• Any academic awards or other honors you've won.
  • Any AP or college-level courses you took in high school.
  • Any outside courses, internships, or other academic experiences that won't necessarily appear on your transcript.
  • Why your experience and the mission of the funding organization match.
  • What you plan to major in during college and how you think that major will be useful to your future career goals.
  • Any special training or knowledge you have, or a project you completed in school or as an extracurricular activity.
  • An example of how you overcame a challenge.
  • Your financial circumstances that makes it necessary for you to finance your studies through scholarship money.

The challenge now is to integrate those points that you want the committee to know with an essay that answers the prompt. You can see our example scholarship essays to get a better idea of how to do this.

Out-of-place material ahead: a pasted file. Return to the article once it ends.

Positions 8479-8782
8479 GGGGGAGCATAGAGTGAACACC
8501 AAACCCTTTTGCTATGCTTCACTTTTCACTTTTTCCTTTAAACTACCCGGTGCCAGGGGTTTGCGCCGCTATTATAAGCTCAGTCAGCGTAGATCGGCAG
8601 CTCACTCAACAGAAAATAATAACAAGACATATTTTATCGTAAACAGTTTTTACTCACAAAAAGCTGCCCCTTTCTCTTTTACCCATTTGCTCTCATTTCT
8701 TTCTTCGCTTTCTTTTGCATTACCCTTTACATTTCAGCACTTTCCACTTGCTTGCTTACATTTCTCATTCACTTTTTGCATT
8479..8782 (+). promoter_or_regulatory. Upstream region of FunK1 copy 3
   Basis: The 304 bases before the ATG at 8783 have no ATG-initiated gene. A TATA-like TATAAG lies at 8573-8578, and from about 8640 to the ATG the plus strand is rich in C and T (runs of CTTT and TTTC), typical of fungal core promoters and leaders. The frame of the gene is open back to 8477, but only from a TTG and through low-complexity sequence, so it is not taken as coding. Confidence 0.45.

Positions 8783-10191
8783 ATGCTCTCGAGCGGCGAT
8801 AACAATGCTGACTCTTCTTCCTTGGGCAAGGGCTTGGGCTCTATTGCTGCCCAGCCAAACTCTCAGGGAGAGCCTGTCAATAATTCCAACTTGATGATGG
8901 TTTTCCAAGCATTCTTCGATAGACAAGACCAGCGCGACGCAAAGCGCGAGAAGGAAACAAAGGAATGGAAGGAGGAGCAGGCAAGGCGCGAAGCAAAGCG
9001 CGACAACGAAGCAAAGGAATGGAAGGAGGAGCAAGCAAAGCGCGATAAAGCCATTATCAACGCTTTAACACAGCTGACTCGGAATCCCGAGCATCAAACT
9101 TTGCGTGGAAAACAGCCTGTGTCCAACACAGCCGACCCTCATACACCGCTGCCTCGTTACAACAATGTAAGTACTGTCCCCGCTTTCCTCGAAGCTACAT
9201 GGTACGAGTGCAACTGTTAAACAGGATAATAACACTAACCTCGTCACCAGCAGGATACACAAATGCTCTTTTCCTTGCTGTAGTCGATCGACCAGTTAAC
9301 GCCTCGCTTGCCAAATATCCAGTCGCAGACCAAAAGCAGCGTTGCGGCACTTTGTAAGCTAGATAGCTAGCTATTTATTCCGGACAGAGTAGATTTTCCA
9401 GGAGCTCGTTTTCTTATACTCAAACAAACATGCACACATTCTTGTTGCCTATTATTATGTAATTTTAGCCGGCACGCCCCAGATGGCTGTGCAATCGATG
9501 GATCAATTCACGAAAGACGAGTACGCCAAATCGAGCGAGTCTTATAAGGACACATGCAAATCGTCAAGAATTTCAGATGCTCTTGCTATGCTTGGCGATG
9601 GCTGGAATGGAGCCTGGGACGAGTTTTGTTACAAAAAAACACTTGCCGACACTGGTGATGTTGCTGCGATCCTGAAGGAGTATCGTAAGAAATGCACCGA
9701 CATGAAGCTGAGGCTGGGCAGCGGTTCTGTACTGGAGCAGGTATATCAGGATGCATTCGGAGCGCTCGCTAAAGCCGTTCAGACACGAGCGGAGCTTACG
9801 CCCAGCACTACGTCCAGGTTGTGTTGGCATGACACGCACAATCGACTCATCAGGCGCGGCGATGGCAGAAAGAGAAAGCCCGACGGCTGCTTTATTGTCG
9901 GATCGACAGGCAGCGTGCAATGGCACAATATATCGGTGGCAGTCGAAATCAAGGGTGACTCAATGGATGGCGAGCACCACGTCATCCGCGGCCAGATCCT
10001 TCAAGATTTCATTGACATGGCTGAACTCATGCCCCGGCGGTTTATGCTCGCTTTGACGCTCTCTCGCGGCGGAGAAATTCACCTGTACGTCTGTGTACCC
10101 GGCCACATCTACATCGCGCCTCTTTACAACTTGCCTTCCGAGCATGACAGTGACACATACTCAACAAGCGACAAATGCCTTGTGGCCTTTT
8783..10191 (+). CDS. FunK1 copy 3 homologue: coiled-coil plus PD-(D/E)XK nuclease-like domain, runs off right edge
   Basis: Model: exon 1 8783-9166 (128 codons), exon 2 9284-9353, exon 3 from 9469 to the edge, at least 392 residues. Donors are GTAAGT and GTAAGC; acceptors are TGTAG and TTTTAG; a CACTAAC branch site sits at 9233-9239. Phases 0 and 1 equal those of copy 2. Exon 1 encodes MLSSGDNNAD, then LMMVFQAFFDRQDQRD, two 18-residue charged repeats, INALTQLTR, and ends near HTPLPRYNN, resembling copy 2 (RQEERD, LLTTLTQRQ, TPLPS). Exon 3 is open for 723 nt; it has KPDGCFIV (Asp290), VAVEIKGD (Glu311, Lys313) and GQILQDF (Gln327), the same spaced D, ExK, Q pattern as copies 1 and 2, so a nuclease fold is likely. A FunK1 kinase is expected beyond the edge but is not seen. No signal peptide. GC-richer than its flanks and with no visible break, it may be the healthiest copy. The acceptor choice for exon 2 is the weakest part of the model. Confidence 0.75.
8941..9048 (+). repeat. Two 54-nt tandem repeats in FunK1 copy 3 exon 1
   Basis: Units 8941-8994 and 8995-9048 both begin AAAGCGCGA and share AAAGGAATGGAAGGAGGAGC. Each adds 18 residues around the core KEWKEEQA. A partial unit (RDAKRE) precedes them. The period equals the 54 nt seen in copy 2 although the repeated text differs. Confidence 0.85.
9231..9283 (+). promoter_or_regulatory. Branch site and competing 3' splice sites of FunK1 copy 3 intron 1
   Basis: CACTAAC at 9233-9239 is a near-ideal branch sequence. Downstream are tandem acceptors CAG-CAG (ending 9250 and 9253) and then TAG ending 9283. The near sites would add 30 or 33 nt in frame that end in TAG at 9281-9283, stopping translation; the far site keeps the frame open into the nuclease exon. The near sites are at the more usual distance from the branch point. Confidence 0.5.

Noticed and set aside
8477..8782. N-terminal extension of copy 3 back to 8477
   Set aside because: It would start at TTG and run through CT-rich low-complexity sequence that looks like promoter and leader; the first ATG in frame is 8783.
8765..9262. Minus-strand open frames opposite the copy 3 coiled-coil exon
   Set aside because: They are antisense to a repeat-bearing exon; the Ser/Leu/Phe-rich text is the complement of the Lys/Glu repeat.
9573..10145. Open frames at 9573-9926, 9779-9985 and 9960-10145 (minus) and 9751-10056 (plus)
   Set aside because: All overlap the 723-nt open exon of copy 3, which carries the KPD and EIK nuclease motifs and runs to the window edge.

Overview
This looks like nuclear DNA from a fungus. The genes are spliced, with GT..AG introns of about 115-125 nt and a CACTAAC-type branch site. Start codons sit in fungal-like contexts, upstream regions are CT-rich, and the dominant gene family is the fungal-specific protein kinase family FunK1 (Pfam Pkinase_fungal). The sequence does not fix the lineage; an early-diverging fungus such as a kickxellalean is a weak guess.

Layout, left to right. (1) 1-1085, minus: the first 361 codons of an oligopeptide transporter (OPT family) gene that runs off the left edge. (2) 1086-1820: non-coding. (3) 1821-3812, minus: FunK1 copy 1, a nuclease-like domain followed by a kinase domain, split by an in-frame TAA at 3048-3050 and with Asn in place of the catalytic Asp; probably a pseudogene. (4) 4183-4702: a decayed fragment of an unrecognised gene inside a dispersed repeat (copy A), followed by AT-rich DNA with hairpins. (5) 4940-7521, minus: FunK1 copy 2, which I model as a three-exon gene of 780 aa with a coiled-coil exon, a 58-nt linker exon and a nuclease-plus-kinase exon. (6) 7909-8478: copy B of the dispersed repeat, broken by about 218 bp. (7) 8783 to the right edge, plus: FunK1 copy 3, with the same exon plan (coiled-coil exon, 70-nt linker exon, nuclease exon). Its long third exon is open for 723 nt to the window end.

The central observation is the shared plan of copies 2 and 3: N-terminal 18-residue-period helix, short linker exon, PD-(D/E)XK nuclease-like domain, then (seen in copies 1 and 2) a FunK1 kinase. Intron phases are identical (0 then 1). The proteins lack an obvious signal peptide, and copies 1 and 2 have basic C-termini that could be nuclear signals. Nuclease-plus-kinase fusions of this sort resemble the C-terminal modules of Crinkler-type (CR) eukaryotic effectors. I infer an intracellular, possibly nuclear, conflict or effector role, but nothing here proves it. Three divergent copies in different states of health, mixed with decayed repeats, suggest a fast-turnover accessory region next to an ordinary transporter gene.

Step 3: Write an Outline or a Rough Draft

Not everyone likes to make an outline before they begin writing, but in this case it can be very helpful. You can start with your list of important points to begin writing the outline. For many, telling a story is the easiest and most effective way to write a scholarship essay. You can tell the story of how you found your favorite book, and how it has changed and inspired you. Start with large headings in your outline that describes the basic storyline. For example:

  1. High school composition teacher recommended book
  2. Read it over one weekend
  3. Made me see the world around me differently
  4. Inspired me to pursue a career in social justice

Now you can start filling in the subheadings with points from your previous list:

  1. High school composition teacher recommended book
    1. Favorite class in high school
    2. Class opened my eyes to new ways of thinking